I'm not sure but I think it would be the same "Il m'offre sa nourriture" since the adjective should be the same gender of the noun....
Just realized that it would be very difficult to eves drop on a french conversation. A lot of context is needed to know whp or what someone is talking about
actually, according to this link, : The preposition de is used with a name or a noun in place of 's or s' in English. le livre de Jean - John's book la chambre des filles - the girls' room "elle" would be an stressed pronoun, so it's not possible tu use d'elle as you need to use "a" but I find strange to say "il m'offre la nourriture à elle", I'm confused now .... sorry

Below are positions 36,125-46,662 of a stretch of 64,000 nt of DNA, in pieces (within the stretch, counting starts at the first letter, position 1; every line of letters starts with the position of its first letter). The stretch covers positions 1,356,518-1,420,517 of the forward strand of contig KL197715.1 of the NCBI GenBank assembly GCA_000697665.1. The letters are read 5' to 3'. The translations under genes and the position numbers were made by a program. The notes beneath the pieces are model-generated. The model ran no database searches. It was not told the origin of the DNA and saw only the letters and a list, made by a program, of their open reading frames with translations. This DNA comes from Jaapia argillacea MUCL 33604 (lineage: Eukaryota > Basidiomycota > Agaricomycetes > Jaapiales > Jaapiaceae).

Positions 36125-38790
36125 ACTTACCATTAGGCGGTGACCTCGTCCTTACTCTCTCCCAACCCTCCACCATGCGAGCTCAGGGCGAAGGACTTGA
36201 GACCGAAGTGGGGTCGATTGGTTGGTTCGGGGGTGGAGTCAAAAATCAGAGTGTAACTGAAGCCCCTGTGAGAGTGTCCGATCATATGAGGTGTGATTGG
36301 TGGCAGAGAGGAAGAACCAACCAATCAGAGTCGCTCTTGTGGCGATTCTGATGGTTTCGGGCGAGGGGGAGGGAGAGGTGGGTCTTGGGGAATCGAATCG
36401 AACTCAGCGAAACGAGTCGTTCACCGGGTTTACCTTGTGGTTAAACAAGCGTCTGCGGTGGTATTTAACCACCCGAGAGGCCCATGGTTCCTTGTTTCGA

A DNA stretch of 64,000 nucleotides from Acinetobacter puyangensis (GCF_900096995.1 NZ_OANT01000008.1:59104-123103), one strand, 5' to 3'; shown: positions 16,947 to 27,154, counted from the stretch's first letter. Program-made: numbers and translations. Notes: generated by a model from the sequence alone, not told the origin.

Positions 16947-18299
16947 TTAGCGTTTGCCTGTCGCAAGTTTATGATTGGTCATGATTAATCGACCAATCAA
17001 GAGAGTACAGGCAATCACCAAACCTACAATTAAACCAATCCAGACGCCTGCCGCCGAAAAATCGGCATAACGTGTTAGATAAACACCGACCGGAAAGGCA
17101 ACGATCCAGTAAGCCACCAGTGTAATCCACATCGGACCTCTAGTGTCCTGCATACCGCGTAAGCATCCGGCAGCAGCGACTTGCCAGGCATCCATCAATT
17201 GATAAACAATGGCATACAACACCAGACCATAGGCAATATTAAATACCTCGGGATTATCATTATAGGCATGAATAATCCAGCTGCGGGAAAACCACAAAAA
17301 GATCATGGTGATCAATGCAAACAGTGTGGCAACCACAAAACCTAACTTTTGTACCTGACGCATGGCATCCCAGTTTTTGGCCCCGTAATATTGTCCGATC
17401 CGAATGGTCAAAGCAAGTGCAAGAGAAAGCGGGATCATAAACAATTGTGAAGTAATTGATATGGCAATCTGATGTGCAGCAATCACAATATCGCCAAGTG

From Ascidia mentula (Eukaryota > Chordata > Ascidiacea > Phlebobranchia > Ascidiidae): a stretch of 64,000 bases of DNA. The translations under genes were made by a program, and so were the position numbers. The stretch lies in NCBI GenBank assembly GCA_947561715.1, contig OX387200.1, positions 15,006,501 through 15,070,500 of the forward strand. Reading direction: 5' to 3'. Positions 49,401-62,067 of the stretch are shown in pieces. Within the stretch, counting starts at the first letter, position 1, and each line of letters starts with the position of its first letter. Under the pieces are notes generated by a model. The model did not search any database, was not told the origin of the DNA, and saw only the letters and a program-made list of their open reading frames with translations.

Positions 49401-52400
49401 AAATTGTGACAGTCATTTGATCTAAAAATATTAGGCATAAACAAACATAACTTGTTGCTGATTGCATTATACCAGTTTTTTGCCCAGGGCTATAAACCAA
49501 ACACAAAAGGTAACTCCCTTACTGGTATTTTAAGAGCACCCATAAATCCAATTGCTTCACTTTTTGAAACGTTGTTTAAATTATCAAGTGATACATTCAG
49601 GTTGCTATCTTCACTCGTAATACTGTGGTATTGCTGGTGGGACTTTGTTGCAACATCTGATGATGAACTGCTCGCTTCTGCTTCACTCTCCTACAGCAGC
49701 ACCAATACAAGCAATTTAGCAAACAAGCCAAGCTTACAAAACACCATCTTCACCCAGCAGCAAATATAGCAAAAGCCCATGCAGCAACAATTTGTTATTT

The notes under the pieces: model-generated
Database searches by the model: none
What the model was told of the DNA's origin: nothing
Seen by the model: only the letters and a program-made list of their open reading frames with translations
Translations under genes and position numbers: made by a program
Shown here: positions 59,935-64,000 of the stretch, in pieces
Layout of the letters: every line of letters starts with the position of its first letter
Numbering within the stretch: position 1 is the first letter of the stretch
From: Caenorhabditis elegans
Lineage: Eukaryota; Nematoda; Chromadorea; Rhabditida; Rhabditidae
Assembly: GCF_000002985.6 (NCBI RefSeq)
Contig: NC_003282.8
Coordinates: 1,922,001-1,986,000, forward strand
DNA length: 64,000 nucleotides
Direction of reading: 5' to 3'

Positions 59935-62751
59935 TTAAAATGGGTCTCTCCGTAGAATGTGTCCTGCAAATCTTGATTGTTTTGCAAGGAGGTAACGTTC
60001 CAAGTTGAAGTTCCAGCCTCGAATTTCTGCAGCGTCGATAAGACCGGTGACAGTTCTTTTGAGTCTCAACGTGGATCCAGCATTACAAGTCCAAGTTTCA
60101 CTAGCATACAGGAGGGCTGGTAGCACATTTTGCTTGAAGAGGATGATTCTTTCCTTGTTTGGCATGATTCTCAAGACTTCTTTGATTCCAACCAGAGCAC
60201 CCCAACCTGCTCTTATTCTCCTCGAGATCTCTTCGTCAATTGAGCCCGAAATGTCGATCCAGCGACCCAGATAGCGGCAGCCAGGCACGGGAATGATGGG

Actually say something like, Il m'offre sa nourriture à elle for "He offered me her food." Or you could use the object's name instead of the pronoun. Il m'offre la nourriture de Marie. Or, Il m'offre la nourriture de la femme.
In a real life conversation, there would be no confusion. Either the listener would know the object from the context, or could ask the speaker to clarify.
"He offers me her food" would be the same thing (as sa means feminine his, her, its), but wouldn't he be stealing her food to offer it to you? If he offered his own food, then it wouldn't be as bad... :/
Me is often translated into to me or for me. Te is similarly translated into to you or for you, se into to him/her/it/each other or for him/her/it/each other.
Because he "offers me" not "gives me" and there are a lot of different between this tow words